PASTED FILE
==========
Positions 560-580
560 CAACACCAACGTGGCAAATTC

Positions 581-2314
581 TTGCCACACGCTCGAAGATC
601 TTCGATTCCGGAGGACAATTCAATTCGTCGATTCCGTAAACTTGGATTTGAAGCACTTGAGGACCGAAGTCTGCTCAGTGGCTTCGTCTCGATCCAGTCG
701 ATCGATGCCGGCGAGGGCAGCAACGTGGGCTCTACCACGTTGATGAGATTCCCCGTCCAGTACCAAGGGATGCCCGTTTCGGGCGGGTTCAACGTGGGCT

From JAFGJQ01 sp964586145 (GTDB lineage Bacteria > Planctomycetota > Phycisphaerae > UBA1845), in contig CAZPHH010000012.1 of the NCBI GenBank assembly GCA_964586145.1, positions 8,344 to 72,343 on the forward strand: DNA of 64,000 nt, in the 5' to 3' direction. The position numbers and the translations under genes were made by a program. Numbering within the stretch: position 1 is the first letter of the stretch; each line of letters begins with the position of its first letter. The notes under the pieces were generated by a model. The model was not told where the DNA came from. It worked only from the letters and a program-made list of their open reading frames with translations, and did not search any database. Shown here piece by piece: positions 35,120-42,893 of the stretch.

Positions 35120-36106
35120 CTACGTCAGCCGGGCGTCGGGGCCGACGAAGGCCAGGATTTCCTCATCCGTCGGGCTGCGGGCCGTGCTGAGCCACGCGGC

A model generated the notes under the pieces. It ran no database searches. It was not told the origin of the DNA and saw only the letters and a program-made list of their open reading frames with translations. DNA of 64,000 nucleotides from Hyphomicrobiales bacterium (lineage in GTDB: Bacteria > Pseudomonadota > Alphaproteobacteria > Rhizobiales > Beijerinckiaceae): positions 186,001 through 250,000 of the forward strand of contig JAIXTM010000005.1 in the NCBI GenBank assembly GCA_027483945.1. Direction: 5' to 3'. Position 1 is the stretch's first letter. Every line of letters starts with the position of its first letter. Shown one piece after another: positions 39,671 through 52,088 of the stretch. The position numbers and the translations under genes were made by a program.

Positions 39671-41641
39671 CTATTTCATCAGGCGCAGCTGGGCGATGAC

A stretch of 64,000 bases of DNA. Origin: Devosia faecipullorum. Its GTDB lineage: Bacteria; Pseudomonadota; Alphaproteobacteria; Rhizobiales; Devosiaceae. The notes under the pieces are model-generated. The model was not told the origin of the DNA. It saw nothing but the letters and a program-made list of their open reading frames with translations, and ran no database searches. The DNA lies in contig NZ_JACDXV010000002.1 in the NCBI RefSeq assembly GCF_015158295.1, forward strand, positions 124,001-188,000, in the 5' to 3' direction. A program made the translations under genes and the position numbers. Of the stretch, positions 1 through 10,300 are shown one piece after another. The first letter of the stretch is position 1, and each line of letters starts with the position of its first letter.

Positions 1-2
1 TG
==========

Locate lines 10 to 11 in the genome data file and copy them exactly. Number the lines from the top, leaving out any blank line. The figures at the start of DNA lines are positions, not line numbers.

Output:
A model generated the notes under the pieces. It ran no database searches. It was not told the origin of the DNA and saw only the letters and a program-made list of their open reading frames with translations. DNA of 64,000 nucleotides from Hyphomicrobiales bacterium (lineage in GTDB: Bacteria > Pseudomonadota > Alphaproteobacteria > Rhizobiales > Beijerinckiaceae): positions 186,001 through 250,000 of the forward strand of contig JAIXTM010000005.1 in the NCBI GenBank assembly GCA_027483945.1. Direction: 5' to 3'. Position 1 is the stretch's first letter. Every line of letters starts with the position of its first letter. Shown one piece after another: positions 39,671 through 52,088 of the stretch. The position numbers and the translations under genes were made by a program.

Positions 39671-41641